Besides, Guthrum, even if she was denied her chance for immediate revenge, would choose to take it cold instead. After a fight she would let time elapse, until Alfred had long forgotten it. She would then hurry up to him and punch him on the nose, as many as three times in rapid succession, before running away as if she had knocked off a policeman's helmet. Alfie would put on a puzzled expression, before, undamaged, sloping off for another period of sleep.
He had relatively little contact with other cats, unlike Guthrum who would traverse several gardens for the chance to take on two at once. Out the back, Alfie rarely went much further than the garden next door, the fence on that side being full of holes, the house being full of people (and therefore full of people to whom he could plead an unlikely hunger) and the sound of tin on bowl, or of somebody opening a cupboard, or of somebody looking at a cupboard, still being close enough to hear. His territory was the kitchen and he needed little else.
He had a doppleganger though, or at least a close match, a tom of similar size, colour and pattern, but one who unlike Alfie roamed as far as he could go. He seemed to wish, Alexander-like, to claim territory from one end of the street to the other and across both sides of the street, front gardens and back, an entire empire. He even came in the back door one night and marked the kitchen as his own, something which provoked a cacophony of howling, uniting Alf and Guthrum in mutual protection against a common enemy.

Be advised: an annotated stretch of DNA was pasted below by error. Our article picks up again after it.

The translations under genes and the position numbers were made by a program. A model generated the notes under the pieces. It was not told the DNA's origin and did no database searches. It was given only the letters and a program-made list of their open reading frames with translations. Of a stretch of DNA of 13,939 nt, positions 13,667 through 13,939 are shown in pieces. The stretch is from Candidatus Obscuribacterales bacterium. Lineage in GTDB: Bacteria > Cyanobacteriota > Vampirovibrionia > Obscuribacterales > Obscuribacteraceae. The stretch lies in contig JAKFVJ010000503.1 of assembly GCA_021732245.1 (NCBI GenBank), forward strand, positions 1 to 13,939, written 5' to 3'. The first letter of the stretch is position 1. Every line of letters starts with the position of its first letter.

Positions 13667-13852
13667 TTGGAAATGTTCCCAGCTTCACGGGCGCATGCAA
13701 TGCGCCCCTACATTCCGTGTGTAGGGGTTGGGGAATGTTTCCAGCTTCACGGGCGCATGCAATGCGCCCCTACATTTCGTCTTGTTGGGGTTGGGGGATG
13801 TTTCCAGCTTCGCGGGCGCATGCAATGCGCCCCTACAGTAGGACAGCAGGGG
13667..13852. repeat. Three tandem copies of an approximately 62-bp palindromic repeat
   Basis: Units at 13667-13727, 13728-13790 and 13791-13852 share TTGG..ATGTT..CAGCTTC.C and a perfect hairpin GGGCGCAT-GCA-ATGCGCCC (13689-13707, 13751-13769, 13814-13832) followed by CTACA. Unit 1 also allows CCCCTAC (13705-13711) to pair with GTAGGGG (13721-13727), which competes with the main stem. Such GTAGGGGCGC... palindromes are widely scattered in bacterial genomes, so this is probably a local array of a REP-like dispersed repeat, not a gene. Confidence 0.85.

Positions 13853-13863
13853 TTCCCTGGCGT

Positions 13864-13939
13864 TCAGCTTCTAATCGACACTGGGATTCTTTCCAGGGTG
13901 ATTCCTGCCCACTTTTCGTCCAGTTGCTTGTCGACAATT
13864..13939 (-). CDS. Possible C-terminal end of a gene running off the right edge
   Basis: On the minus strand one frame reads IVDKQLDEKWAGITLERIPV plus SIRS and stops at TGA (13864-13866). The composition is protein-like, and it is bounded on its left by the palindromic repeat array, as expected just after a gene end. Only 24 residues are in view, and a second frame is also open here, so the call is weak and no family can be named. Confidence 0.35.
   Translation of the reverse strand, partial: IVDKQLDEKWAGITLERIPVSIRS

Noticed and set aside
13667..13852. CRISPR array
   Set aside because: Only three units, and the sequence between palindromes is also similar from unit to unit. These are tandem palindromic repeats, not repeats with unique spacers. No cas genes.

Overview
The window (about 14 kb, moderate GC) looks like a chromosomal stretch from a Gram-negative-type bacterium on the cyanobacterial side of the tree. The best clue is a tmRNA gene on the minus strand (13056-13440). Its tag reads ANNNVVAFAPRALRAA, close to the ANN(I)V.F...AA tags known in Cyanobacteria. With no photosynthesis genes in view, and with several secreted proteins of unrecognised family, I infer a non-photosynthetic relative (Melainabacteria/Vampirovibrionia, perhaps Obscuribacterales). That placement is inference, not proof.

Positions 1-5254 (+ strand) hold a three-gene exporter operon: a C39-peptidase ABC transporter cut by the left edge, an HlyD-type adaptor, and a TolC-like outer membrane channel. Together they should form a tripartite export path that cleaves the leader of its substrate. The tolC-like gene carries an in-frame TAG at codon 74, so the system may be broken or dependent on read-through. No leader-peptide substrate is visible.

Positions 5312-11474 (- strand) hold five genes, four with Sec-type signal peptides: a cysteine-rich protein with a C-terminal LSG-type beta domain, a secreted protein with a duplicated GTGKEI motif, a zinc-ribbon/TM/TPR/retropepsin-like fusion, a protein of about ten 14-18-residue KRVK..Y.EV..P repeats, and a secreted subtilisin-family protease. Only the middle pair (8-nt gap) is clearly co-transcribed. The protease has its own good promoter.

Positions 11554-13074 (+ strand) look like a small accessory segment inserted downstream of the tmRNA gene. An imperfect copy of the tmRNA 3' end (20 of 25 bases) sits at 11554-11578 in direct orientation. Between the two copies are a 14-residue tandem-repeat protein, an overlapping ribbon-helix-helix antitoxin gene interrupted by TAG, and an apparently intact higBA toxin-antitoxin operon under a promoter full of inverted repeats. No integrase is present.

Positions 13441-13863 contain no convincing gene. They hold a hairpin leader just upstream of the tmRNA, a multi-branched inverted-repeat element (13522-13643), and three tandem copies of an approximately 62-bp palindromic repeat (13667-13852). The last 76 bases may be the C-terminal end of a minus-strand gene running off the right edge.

The doppleganger came into the back garden on a few occasions, to which I was alerted, at various late hours of the night, by the keening that Alfie began, as he and the doppleganger faced each other across the garden while I struggled into my shoes. I would then go out and saw off the intruder, shooing him off while Alfred stayed close to my side for safety.
Out the front, Alfie usually kept quite close to the house, rarely going much further than immediately across the road. The exception came when I was off to work. He would follow me down the street, ignoring all my pleas for him to turn around until I would, inevitably, have to pick him up and carry him home, regardless of how late I might be running. I didn't want him following me so far that he lost track of where I was, because I feared that if he did, he wouldn't be there to chase me home when I came back in the evening.